Louisiana has housed and produced films since the early 1900s. Since then, it’s become the 3rd most popular production state (behind California and New York).
Tax Incentives Programs
In fact, the tax incentives allowed New Orleans Video Access Center (NOVAC) to provide job training seminars and workshops to locals. Last October, they held a FREE two-day workshop for interested applicants to learn the basic knowledge and skills for entry-level production work. That workshop, without city aid, normally costs students $200+ out of their own pockets.
Governor Bobby Jindal unveiled a new tax plan last week that has stirred an epic uproar among filmmakers and local crew. Additionally, it sparked debates from non-film locals who remain hesitant about bringing Hollywood to NOLA. Debates focus on whether or not the new tax plan is viable for Louisiana’s economic revenue.
Like many of my peers, I moved here because of the industry and the lower cost of living.
The tax plan is said to be an effort to keep revenue for the state of Louisiana. It’ll do so by capping the amount of money paid to above-the-line filmmaking professionals.
Understandably, the governor wants to ensure that money generated by Louisiana remains in Louisiana. But incentives were put in place to boost the economy and provide jobs for local film crews. In order to qualify, productions in Louisiana must hire a certain amount of locals, and spend their budgets on local resources. That’s why a number of production-centric studios were, and continue to be created here.
Success For Hollywood South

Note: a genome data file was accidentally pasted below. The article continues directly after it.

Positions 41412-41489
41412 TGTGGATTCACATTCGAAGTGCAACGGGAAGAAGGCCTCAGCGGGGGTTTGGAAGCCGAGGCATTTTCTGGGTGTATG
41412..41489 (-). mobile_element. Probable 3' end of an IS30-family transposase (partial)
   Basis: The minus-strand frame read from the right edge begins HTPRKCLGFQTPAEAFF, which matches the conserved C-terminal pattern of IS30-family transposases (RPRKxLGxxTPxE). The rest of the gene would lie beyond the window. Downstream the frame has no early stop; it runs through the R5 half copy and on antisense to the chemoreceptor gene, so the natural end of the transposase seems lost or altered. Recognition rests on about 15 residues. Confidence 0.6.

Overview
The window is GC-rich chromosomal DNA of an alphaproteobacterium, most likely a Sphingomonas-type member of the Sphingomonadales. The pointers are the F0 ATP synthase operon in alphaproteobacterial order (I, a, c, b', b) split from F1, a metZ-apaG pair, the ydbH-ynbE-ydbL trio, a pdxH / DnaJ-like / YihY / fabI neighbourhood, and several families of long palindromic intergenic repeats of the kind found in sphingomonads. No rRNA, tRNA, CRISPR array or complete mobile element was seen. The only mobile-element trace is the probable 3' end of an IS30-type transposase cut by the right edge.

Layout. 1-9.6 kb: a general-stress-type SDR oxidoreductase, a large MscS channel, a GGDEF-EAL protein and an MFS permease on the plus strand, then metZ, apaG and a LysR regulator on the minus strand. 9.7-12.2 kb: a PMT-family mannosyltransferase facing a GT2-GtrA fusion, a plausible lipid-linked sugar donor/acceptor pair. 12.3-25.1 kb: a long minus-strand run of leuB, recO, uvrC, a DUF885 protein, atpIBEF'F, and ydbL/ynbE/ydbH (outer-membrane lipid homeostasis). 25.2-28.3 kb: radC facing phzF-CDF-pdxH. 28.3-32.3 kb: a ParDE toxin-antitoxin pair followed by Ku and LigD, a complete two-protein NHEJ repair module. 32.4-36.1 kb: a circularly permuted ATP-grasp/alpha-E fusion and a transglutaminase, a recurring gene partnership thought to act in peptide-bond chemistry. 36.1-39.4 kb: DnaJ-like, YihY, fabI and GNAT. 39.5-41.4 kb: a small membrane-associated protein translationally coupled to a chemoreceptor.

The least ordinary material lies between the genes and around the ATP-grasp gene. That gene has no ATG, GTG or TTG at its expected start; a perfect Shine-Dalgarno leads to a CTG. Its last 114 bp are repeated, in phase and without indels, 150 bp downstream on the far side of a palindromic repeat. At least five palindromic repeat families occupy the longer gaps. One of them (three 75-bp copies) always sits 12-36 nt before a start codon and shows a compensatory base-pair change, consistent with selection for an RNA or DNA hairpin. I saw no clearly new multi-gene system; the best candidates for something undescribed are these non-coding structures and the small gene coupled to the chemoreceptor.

In a news article published by NBC’s local network back in January, the industry was cited as having a record-breaking year for 2012. Mayor Landrieu was quoted:
“The film industry in New Orleans has become a major economic engine that puts hundreds of millions of dollars into the local economy, creating jobs and supporting local businesses.”
How did an article with that kind of sentiment precede a massive tax debate two months later?
Yes, those above-the-line filmmakers may take their paycheques elsewhere at the end of a production. However, for the duration of filming, every member of the cast and crew (resident or not) adds to local revenue. Out-of-towners must stay at local hotels. They must purchase food from local venues or caterers. Rent cars. Buy fuel. Go out drinking to celebrate the end of a long, hard day.
Why Local Filmmakers Should Care
The point of filmmaker outrage is that this proposal affects more than above-the-liners. It trickles down the production tree, ending with the locals. The same locals who earned our spots in the industry because of the creation of the tax incentives.
One major issue I have with the proposal (besides the obvious), is that the Lousiana Film and Entertainment Association (LFEA) offered up a compromise that would allow more control over saving Louisiana money without causing such a profound negative effect on the industry. Nothing from the compromise has been illustrated in the tax plan.
As of yet.
Jindal says he expects changes to be made to the proposal before it goes into effect. That hasn’t stopped protesters from voicing their concerns.